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Climate Change and Asian Agriculture


  • Mark W Rosegrant

    (International Food Policy Research Institute)

  • Gary Yohe

    (Wesleyan University)

  • Mandy Ewing

    (International Food Policy Research Institute)

  • Rowena Valmonte-Santos

    (International Food Policy Research Institute)

  • Tingju Zhu

    (International Food Policy Research Institute)

  • Ian Burton

    (Environment Canada, Canada)

  • Saleemul Huq

    (International Institute for Environment and Development)


Asian and global agriculture will be under significant pressure to meet the demands of rising populations, using finite and often degraded soil and water resources that are predicted to be further stressed by the impacts of climate change. In addition, agriculture and land use change are prominent sources of global greenhouse gas (GHG) emissions. Fertilizer application, livestock rearing, and land management affect levels of GHG in the atmosphere and the amount of carbon storage and sequestration potential. Therefore, while some impending climatic changes will have negative effects on agricultural production in parts of Asia, and especially on resource-poor farmers, the sector also presents opportunities for emission reductions. Warming across the Asian continent will be unevenly distributed, but will certainly lead to crop yield losses in much of the region and subsequent impacts on prices, trade, and food security—disproportionately affecting poor people. Most projections indicate that agriculture in South, Central, and West Asia will be hardest hit.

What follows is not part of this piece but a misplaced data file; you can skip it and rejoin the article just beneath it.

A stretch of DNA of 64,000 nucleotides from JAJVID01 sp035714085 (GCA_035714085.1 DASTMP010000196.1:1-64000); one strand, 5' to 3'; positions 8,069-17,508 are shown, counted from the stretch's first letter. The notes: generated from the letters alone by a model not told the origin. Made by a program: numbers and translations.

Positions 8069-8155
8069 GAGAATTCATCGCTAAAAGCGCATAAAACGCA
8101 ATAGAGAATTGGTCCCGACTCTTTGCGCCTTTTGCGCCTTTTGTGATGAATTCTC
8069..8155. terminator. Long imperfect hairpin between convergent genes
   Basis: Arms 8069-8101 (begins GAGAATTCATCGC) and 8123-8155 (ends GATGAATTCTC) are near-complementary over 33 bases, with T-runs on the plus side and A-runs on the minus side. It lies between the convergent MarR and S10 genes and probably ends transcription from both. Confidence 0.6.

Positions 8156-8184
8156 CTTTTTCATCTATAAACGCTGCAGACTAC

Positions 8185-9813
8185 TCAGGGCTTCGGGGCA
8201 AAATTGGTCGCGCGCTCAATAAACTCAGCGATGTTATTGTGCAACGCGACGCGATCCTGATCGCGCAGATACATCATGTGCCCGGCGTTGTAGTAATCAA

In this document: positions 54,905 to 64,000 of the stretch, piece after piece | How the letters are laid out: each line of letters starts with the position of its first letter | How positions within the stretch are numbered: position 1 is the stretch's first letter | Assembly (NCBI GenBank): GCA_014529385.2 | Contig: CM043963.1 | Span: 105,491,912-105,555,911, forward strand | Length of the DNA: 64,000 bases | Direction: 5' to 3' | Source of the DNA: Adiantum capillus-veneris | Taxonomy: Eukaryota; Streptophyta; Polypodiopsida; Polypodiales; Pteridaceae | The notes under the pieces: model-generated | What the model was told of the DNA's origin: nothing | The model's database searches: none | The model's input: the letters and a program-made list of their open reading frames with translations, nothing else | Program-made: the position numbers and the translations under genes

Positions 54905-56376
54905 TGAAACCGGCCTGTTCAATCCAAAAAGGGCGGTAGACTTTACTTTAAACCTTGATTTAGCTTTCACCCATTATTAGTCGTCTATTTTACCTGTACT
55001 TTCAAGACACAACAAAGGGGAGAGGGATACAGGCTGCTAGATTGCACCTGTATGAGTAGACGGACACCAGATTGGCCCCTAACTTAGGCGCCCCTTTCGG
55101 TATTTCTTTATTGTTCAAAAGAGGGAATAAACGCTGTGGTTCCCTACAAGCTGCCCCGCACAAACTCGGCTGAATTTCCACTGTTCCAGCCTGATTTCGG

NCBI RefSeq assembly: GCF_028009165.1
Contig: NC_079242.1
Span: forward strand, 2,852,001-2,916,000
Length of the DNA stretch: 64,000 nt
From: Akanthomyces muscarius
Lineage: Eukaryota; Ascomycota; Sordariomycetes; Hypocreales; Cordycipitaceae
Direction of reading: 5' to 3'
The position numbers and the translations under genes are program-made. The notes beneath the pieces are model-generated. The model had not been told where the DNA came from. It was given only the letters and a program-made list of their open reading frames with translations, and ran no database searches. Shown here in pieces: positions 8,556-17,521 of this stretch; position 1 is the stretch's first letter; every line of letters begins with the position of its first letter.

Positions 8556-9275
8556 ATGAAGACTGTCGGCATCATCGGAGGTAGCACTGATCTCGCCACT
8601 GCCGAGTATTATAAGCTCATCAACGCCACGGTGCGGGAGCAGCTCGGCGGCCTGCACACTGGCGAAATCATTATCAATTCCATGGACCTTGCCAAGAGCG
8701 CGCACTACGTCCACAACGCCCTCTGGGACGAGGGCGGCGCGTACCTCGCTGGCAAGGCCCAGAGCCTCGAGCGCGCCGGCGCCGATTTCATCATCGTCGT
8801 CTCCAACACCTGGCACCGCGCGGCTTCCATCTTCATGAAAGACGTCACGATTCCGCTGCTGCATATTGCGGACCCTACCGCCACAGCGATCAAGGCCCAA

Suggested Citation

  • Mark W Rosegrant & Gary Yohe & Mandy Ewing & Rowena Valmonte-Santos & Tingju Zhu & Ian Burton & Saleemul Huq, 2010. "Climate Change and Asian Agriculture," Asian Journal of Agriculture and Development, Southeast Asian Regional Center for Graduate Study and Research in Agriculture (SEARCA), vol. 7(1), pages 41-81, June.
  • Handle: RePEc:sag:seajad:v:7:y:2010:i:1:p:41-81

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    References listed on IDEAS

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    5. William R. Cline, 2007. "Global Warming and Agriculture: Impact Estimates by Country," Peterson Institute Press: All Books, Peterson Institute for International Economics, number 4037, December.
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